Chinese investment abroad surged 190.4 per cent year on year to US$20.47 billion in the third quarter of 2009, the Ministry of Commerce said in a statement on its website.
The first nine months of 2009 saw overseas investment rise 0.5 per cent year on year to US$32.87 billion in 1,612 companies in 112 countries and regions, the statement said.
The figures excluded investments by financial institutions.
The ministry attributed the investment growth to policies the ministry put into place this year to encourage domestic companies to invest overseas amid the global economic downturn.
The policies included measures to ease procedures for investment approval, provide support with financial services and credit, guidance on overseas investment, and the arrangement of trade and investment delegations to Europe, and North and South America
Start-ups given chance for new funding source
China is about to launch the first batch of 20 new venture investment funds. They will be aimed at innovation-oriented start-ups.
The move is intended to compliment the debut of the Nasdaq-style Growth Enterprise Board, also known as the ChiNext, market.
So far, the funds have raised more than 9 billion yuan (US$1.3 billion). The amount raised comprises 1 billion yuan from the central government, 1.2 billion yuan from local governments and 7 billion from the public.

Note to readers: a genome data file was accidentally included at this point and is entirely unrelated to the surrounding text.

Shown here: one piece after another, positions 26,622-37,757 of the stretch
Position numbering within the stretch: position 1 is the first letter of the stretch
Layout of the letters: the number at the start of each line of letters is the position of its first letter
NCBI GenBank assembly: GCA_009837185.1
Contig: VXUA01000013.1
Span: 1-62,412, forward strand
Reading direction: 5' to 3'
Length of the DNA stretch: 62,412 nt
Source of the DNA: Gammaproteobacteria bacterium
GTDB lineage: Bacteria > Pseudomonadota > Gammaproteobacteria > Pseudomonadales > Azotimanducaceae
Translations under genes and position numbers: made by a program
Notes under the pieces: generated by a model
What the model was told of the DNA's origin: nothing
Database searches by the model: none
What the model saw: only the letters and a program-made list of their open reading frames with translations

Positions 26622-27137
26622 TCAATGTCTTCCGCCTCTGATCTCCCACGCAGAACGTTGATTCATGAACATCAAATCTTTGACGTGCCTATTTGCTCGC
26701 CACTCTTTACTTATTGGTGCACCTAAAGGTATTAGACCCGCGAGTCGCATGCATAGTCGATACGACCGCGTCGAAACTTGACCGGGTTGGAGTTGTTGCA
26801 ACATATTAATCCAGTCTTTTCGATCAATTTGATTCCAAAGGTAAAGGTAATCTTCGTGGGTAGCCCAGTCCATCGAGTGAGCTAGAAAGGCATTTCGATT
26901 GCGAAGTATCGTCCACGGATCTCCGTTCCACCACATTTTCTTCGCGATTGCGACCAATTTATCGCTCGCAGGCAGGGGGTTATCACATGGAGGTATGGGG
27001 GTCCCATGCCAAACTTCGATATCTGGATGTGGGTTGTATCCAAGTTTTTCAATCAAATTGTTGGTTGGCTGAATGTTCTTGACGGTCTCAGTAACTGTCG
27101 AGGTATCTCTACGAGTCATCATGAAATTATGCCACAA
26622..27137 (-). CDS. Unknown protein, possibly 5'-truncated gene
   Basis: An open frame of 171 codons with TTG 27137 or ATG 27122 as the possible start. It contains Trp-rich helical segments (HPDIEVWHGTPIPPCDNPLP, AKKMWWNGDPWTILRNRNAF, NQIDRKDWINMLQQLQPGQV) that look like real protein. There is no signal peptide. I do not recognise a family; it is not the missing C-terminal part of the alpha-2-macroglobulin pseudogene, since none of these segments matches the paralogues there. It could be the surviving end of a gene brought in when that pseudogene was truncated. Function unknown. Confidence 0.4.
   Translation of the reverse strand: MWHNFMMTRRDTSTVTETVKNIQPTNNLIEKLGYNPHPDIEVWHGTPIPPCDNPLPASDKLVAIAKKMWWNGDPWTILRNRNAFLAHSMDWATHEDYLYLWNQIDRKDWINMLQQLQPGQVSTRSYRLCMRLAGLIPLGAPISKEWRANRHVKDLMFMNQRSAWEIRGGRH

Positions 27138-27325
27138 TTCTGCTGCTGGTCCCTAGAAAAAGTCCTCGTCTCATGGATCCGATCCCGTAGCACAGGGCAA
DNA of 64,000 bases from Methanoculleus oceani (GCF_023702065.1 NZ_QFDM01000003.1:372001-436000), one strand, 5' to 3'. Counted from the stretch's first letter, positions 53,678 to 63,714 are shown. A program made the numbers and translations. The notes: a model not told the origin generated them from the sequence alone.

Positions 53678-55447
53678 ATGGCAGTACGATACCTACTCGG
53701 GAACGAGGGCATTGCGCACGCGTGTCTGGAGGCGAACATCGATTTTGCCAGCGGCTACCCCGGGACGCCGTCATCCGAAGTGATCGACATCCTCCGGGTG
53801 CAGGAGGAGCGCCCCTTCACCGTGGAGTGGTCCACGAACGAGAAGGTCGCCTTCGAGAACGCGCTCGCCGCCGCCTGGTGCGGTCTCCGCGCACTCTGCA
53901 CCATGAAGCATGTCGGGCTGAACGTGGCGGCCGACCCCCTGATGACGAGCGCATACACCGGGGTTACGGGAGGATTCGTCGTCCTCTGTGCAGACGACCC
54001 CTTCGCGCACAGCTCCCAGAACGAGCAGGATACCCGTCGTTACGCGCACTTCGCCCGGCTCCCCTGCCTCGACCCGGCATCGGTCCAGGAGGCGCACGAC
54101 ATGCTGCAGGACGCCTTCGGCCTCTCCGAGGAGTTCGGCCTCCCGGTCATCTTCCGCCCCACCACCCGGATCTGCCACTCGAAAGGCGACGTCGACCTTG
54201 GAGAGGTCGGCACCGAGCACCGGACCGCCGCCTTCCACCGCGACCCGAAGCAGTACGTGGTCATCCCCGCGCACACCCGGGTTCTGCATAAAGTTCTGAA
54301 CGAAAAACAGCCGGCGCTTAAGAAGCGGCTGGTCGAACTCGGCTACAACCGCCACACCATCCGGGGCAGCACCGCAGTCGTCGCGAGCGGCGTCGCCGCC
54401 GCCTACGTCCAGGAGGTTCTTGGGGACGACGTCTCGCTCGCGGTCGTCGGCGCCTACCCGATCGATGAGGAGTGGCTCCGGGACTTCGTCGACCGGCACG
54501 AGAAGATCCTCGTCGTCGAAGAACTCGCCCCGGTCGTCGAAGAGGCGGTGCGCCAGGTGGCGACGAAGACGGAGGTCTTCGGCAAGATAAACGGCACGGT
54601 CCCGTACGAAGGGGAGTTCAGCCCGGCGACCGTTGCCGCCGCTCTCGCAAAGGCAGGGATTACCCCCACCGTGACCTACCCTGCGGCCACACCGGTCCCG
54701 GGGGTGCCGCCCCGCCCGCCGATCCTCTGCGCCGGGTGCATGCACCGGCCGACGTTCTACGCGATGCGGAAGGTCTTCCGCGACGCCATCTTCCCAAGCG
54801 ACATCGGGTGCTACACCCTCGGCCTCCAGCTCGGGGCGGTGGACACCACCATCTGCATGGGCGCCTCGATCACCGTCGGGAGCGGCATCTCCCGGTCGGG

The funds are being jointly issued by the National Development and Reform Committee, the Ministry of Finance and local governments.
Each fund is focused on a specialised field. Fields covered include medicine, electronic information, the service industry, new materials, new energy and the biological industry.
More funds will be launched in the future in an effort to find additional ways for new innovation-oriented and hi-tech companies to raise money.
“We hope to promote the development of emerging industries and speed up industrial structural adjustment through the introduction of the first batch of venture investment funds,” said an official from the National Development and Reform Committee.
He said the move also aims to propel the smooth development of the second-board stock market, to give small and medium-sized enterprises more access to financing.
Zuo Xiaolei, chief economist with Galaxy Securities, said companies catered to by the funds will have a chance to list on the new board, ChiNext, in Shenzhen.
Before the launch of the new board, many Chinese start-ups that were unable to meet the listing requirements on the domestic main board had turned to overseas markets, particularly the Nasdaq, to list.
Currently there are 116 Chinese companies listed on the Nasdaq, with 22 companies joining in 2009.
Corporate & Commercial
China locked into financial policy
China has reiterated its commitment to proactive financial policies and moderately loose monetary policies amid market speculation that it might be preparing an exit strategy.
Despite the fact that the country’s economic growth is likely to speed up in the fourth quarter, the government will stay the course on its fiscal stimulus spending and its support of loose monetary policy, said Vice-Premier Li Keqiang at the International Tax Dialogue Global Conference.
On the subject of the US$586-billion stimulus package’s role in reviving the economy, Li said: “The stimulus package is practical, timely and effective. But the stimulus financial policies should also be flexible and sustainable.”